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Johnny Podres, Pitcher
Stephen Cannella
May 31, 2004
JANUARY 2, 1956
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May 31, 2004

Johnny Podres, Pitcher

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JANUARY 2, 1956

Watching the World Series on TV at home in Queensbury, N.Y., in October, 71-year-old Johnny Podres caught a glimpse of his youthful self as Florida Marlins righthander Josh Beckett mowed down the New York Yankees in Game 6. Beckett clinched the Marlins' improbable championship with a masterly 2-0 victory at Yankee Stadium, a near carbon copy—same score, same mound, same complete-game dominance—of Podres's unforgettable outing for the Brooklyn Dodgers 48 years earlier. In 1955 the preternaturally poised lefthander (like Beckett, Podres was 23) capped his third big league season with a Game 7 gem that gave Brooklyn its only world championship. "Why would I be nervous?" Podres says, thinking back to the day when next year finally came for the Bums. "Who the hell expected me to beat the Yankees?"

His postseason heroics—Podres also won Game 3 and was named the Series MVP-landed him on SI's cover the following January as our second Sportsman of the Year. He went on to win 148 games in a 15-year career spent mostly with the Dodgers, then retired as a player in 1969.

Over the next three decades Podres was a successful pitching coach and minor league instructor for the San Diego Padres, Boston Red Sox, Minnesota Twins, Los Angeles Dodgers and Philadelphia Phillies. He helped develop Twins lefthander Frank Viola into a Cy Young winner, in 1988. Righthander Curt Schilling, now with Boston, credits Podres with turning around his foundering career after he was traded to the Phillies in '92. In one year Philly went from having the National League's worst ERA to winning the pennant, in 1993. "We had a bunch of guys who were leftovers," he says. "That's one thing I feel really good about."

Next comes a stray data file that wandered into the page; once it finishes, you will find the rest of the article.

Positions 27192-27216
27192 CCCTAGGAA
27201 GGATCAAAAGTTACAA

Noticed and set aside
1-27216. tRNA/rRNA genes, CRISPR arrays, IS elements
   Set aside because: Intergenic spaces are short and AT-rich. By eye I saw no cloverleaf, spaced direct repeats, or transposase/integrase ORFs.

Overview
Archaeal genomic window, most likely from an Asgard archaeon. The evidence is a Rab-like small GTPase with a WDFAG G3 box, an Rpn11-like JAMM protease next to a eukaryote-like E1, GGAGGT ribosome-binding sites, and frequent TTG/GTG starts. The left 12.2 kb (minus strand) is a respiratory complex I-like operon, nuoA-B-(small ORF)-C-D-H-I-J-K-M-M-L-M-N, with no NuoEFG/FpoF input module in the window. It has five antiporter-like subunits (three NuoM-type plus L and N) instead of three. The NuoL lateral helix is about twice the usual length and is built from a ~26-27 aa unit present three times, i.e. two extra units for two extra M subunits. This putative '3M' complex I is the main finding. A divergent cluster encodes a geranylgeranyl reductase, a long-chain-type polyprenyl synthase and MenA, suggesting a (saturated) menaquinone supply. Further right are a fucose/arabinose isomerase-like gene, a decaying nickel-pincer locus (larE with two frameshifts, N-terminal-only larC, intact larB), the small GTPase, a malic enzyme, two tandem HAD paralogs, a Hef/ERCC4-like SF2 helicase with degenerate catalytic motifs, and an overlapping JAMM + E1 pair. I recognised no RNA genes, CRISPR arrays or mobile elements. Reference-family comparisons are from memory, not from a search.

The antithesis of the modern pitching coach, Podres eschews pitch charts and complex discussions about mechanics. His old school approach accentuates aggressiveness, confidence and a positive attitude. In his gravelly voice he stresses the need for nothing more than the basic repertoire of fastball, changeup and curve. "I never had my guys keep a book on hitters or anything like that," Podres says. "I'd rather have them watching the ball game, not writing things down."

Heart bypass surgery forced him to retire from coaching in 1995, though he has worked off and on since as an instructor in the Phillies' minor league system. With his wife of 37 years, Joanie, Podres spends most of his time at home, about 50 miles south of the iron-mining town of Witherbee, N.Y., where he grew up, and fulfills his lifelong passion for horse racing by watching live telecasts and wagering from his living room. He had surgery last year to repair a stomach aneurysm and his plans to work with Phillies prospects in spring training were derailed by severe arthritis in his hips. "When you get older and have some aches and pains, it's time to stay home," he says. But in the minds of Brooklyn fans, he'll be forever young.

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